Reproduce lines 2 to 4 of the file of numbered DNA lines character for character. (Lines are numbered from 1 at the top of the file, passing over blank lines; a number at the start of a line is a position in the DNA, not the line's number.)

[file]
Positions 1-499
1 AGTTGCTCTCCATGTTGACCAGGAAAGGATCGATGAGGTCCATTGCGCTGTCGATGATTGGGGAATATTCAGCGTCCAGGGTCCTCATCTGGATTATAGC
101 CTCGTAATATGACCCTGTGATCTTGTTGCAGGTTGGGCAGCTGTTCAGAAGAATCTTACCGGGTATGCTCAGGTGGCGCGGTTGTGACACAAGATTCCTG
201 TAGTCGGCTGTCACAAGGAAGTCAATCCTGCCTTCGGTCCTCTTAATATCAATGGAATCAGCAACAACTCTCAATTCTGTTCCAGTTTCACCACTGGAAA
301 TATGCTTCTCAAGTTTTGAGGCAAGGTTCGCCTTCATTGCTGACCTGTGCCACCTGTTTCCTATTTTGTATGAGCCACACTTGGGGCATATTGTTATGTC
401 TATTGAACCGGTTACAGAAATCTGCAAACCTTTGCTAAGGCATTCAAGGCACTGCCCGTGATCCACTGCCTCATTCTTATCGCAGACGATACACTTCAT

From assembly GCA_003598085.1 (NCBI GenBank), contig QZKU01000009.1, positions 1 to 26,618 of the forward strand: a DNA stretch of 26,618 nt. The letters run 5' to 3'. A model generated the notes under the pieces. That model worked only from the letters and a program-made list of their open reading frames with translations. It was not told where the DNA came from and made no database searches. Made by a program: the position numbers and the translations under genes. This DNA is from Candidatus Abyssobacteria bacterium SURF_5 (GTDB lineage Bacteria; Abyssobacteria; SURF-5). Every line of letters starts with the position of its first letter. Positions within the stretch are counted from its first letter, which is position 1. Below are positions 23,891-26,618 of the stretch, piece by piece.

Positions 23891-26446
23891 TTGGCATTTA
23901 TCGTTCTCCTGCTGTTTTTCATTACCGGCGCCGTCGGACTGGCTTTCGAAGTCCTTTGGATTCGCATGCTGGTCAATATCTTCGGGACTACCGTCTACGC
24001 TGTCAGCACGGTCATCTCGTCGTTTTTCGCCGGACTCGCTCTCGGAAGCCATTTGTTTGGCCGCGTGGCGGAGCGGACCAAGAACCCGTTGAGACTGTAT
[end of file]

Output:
1 AGTTGCTCTCCATGTTGACCAGGAAAGGATCGATGAGGTCCATTGCGCTGTCGATGATTGGGGAATATTCAGCGTCCAGGGTCCTCATCTGGATTATAGC
101 CTCGTAATATGACCCTGTGATCTTGTTGCAGGTTGGGCAGCTGTTCAGAAGAATCTTACCGGGTATGCTCAGGTGGCGCGGTTGTGACACAAGATTCCTG
201 TAGTCGGCTGTCACAAGGAAGTCAATCCTGCCTTCGGTCCTCTTAATATCAATGGAATCAGCAACAACTCTCAATTCTGTTCCAGTTTCACCACTGGAAA